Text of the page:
Cary Grant and Constance Bennett, stars of the film ‘Topper’, drive the Topper Buick 1937
This is the EU. This is what it stands for. There are no fiancial reasons for this to happen. It’s pure malice. And it’s why it’s way past time to close up shop in Brussels. The EU is the mob. Or as I’ve been saying for a long time: the EU eats people alive.
Rising mortality rates, an increase in life-threatening infections and a shortage of staff and medical equipment are crippling Greece’s health system as the country’s dogged pursuit of austerity hammers the weakest in society. Data and anecdote, backed up by doctors and trade unions, suggest the EU’s most chaotic state is in the midst of a public health meltdown. “In the name of tough fiscal targets, people who might otherwise survive are dying,” said Michalis Giannakos who heads the Panhellenic Federation of Public Hospital Employees. “Our hospitals have become danger zones.” Figures released by the European Centre for Disease Prevention and Control recently revealed that about 10% of patients in Greece were at risk of developing potentially fatal hospital infections, with an estimated 3,000 deaths attributed to them.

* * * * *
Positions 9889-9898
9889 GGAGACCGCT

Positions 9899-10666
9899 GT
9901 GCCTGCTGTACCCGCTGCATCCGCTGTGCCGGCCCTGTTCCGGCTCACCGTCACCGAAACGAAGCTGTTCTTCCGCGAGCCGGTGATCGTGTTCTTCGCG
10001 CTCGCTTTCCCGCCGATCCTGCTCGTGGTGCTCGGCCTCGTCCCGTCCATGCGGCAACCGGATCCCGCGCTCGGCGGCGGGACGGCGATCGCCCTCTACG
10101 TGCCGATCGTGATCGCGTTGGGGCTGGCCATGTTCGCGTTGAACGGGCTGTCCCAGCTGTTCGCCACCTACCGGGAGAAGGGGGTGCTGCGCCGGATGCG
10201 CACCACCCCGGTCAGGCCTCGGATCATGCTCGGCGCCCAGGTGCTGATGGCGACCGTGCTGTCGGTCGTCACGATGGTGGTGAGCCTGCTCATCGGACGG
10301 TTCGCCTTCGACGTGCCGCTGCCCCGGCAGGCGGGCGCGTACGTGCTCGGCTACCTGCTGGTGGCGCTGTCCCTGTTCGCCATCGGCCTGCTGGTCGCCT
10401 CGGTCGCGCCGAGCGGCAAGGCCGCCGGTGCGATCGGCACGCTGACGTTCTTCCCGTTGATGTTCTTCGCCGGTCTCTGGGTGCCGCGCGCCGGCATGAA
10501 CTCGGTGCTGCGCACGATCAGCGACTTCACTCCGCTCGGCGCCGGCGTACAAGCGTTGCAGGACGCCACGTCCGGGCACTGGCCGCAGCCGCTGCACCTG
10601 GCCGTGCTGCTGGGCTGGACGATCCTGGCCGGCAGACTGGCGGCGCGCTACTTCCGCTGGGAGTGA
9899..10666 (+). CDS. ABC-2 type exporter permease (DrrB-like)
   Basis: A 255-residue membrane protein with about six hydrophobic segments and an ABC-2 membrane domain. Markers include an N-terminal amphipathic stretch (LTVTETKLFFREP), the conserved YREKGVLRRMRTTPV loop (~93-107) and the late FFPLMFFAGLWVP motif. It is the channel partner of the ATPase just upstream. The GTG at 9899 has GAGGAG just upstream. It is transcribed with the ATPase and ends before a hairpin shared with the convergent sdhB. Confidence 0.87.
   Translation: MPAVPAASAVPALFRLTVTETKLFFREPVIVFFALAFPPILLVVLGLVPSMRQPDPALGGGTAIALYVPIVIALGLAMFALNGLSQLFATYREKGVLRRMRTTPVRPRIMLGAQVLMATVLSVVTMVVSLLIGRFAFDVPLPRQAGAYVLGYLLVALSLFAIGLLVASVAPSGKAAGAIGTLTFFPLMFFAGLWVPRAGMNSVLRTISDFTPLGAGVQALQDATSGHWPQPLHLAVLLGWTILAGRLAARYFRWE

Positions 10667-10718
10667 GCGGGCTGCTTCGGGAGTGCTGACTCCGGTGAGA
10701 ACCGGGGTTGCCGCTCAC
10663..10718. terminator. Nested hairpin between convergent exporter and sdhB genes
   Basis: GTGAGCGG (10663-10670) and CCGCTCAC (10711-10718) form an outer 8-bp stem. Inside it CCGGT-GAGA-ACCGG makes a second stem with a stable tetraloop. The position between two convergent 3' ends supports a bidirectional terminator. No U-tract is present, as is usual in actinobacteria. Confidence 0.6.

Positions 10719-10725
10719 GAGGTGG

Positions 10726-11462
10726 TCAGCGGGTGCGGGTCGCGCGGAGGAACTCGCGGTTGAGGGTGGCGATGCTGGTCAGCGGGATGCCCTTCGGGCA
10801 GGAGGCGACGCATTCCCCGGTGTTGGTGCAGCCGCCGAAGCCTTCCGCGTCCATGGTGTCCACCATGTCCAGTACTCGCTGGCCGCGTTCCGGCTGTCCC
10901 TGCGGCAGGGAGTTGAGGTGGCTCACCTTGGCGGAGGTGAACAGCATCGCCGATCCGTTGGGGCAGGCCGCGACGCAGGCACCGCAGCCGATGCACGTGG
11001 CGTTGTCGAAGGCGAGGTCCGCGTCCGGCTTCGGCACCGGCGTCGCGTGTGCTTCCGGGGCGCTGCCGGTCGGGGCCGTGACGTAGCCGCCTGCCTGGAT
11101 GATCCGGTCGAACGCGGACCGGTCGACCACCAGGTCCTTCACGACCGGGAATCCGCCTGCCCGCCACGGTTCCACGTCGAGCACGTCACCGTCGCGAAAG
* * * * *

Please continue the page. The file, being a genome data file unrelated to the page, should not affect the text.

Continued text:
The occurrence rate was dramatically higher in intensive care units and neonatal wards, the body said. Although the data referred to outbreaks between 2011 and 2012 – the last official figures available – Giannakos said the problem had only got worse. Like other medics who have worked in the Greek national health system since its establishment in 1983, the union chief blamed lack of personnel, inadequate sanitation and absence of cleaning products for the problems. Cutbacks had been exacerbated by overuse of antibiotics, he said. “For every 40 patients there is just one nurse,” he said, mentioning the case of an otherwise healthy woman who died last month after a routine leg operation in a public hospital on Zakynthos. “Cuts are such that even in intensive care units we have lost 150 beds.” “Frequently, patients are placed on beds that have not been disinfected.